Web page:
The claimant shall commence the European Small Claims Procedure by completing the claim form set out in Annex I and lodging it with any relevant additional documents at the competent court or tribunal. The claim form may be lodged directly, by post or by any other means of communication such as fax or email acceptable to the Member State in which the procedure is commenced.

Member States shall inform the Commission which means of communication are acceptable to them. The Commission shall make such information publicly available.

The court or tribunal shall register the claim form immediately on receipt and note the date and time of receipt of all other documents it receives in the European Small Claims Procedure.

For the purpose of the interruption of periods of prescription or, as the case may be, limitation, the court or tribunal is deemed to be seized when the claim form is registered in accordance with paragraph 3.

Where a claim form does not relate to an action within the scope of this Regulation as set out in Article 2, the court or tribunal shall not treat the claim as a European Small Claim, but proceed to deal with it in accordance with the relevant procedural law applicable in the Member State in which the procedure is conducted. The court or tribunal shall inform the claimant to that effect.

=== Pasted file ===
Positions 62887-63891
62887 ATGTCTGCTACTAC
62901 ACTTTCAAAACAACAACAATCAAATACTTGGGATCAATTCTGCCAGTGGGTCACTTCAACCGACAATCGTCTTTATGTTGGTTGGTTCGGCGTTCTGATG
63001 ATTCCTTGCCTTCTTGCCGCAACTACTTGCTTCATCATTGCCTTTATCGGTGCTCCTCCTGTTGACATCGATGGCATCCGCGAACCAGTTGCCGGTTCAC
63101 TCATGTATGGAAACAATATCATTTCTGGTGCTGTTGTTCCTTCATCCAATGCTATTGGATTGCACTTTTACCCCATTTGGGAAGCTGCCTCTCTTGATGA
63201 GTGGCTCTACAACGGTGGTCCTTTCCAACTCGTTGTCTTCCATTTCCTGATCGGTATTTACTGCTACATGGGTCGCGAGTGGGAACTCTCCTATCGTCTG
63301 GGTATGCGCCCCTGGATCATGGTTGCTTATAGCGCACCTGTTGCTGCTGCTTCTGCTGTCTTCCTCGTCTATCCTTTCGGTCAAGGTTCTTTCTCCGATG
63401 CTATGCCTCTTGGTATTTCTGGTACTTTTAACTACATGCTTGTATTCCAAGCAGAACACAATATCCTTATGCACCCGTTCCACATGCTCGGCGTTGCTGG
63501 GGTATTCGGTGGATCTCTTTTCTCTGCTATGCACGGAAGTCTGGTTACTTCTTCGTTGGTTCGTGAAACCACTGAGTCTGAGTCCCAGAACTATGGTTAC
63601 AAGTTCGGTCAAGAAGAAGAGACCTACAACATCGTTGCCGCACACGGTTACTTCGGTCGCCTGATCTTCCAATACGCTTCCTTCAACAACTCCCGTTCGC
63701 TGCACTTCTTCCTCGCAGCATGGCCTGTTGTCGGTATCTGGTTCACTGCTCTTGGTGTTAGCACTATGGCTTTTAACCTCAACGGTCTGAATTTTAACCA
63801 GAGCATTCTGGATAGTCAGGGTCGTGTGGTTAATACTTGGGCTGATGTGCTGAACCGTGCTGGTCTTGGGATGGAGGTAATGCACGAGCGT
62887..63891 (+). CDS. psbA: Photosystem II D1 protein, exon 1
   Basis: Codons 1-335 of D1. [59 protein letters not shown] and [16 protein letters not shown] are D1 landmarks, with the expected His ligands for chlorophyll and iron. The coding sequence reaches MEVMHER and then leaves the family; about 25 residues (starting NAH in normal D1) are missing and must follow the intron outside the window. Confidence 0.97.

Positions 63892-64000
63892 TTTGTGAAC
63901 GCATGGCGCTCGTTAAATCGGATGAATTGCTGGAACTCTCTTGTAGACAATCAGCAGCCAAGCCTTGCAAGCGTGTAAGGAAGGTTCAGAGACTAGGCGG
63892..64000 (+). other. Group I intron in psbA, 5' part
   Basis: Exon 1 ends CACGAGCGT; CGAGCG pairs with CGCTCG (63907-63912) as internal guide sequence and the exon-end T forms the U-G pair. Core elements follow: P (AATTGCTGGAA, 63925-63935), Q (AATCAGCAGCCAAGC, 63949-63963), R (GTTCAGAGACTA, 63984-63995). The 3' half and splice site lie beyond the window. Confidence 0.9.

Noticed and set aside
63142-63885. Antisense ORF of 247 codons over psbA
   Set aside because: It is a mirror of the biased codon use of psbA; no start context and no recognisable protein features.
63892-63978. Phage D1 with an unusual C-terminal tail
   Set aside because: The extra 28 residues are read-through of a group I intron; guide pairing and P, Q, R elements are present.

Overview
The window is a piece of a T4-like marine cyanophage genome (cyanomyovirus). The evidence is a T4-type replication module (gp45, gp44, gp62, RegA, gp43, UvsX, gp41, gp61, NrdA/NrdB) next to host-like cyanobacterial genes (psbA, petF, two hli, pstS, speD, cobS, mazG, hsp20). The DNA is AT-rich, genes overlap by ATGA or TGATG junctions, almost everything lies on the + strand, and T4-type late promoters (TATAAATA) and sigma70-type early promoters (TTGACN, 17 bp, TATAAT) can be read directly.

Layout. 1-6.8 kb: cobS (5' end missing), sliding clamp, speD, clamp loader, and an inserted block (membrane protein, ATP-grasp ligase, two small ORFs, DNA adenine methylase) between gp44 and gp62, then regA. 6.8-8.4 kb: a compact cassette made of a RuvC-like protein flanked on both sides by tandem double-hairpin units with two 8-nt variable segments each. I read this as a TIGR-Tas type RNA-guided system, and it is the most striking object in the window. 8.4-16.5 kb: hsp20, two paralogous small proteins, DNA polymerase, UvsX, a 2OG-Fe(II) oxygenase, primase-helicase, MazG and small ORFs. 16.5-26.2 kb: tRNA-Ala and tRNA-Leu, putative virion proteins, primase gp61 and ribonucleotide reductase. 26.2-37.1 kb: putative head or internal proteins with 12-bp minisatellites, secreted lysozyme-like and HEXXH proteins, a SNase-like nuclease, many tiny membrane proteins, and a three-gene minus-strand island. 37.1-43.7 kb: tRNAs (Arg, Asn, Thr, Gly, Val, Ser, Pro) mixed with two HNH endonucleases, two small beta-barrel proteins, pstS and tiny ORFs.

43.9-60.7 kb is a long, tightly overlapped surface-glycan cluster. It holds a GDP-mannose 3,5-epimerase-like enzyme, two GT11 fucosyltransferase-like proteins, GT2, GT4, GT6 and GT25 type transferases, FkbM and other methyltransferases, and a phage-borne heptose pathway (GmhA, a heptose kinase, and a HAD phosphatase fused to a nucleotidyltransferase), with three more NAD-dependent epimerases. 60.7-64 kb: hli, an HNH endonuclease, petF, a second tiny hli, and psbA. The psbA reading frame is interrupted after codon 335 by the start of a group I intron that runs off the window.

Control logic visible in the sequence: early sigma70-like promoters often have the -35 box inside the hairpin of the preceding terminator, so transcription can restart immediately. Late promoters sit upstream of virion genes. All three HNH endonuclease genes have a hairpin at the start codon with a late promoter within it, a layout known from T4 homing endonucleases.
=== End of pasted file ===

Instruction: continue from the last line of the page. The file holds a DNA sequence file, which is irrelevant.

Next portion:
Where the court or tribunal considers that the information provided by the claimant is insufficiently clear or adequate or if the claim form is not completed properly, it may give the claimant the opportunity to complete or rectify the form or to supply such supplementary information or documents as it may specify.

Member States shall ensure that the claim form is available at all courts or tribunals at which the European Small Claims Procedure can be commenced, and that practical assistance is available at all such courts or tribunals to assist claimants to complete the form.

Article 4 Conduct of the Procedure

The European Small Claims Procedure shall be a written procedure, unless an oral hearing is deemed to be necessary by the court or tribunal which shall take into account any observations or demands of the parties in this respect.